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Facebook's Graph Search Could Help Google

Facebook may be giving something Google very precious, another search engine and competitor to save the search titan from antitrust lawsuits,

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Zuckerberg Unveils Facebook "Graph Search"

CEO Mark Zuckerberg unveiled a new type of search that allows users to easily find information from within their friends' news feeds, called "graph search." KNTV's Scott McGrew reports.

Facebook Introduces Graph Search

Scott Budman explains the hype behind Graph Search, which was introduced Tuesday by Facebook CEO Mark Zuckerberg.
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While some said that Facebook was inching into Google's search territory with its Graph Search feature, Facebook may actually be helping Google dodge several lawsuits.

 
Google just settled an antitrust violation with the Federal Trade Commission and is now facing several antitrust decisions in Europe, so a new and widely-used search engine will increase competition for Google and could quell any antitrust claims, according to AllThingsD.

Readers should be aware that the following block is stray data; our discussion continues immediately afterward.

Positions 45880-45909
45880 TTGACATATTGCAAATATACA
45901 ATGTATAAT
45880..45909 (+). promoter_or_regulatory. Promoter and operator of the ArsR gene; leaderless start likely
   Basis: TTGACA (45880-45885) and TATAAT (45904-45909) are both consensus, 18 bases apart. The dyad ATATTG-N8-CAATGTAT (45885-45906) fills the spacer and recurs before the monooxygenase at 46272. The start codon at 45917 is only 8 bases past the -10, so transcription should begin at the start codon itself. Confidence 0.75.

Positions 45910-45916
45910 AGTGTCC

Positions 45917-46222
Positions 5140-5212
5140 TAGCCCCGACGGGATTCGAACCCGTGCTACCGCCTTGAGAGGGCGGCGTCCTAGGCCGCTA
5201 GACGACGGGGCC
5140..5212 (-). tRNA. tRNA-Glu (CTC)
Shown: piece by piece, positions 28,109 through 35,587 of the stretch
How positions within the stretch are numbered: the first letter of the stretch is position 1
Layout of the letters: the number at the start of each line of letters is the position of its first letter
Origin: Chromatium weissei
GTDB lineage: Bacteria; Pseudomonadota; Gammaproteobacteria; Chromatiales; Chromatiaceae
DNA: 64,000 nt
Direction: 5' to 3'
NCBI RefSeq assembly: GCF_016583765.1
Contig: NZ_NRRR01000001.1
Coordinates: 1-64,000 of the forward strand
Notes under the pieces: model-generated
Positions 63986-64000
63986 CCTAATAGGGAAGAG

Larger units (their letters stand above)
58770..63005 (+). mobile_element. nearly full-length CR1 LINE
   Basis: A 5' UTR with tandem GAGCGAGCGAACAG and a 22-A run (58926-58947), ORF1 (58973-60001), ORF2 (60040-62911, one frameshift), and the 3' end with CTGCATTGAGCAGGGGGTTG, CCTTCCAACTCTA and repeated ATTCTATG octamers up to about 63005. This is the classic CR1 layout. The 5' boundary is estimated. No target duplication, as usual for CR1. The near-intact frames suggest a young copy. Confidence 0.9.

Although Google still has the lion's share (70 percent) of search in the United States, in Europe, the number is 90 percent. Facebook, however, is global and has 1 billion users.
 
“Facebook’s entry into the search market with a dynamic new product is clear evidence that the search market is competitive,” Daniel O’Connor, director of public policy and government affairs at the Computer & Communications Industry Association, told AllThingsD. “Facebook is a large, savvy company that clearly thinks that they can cut into Google’s search market share.”
 
So, while Facebook could likely take some market share from Google in the United States, it's much more imperative that Facebook's search catches on in Europe to spare Google a number of antitrust lawsuits and fines.

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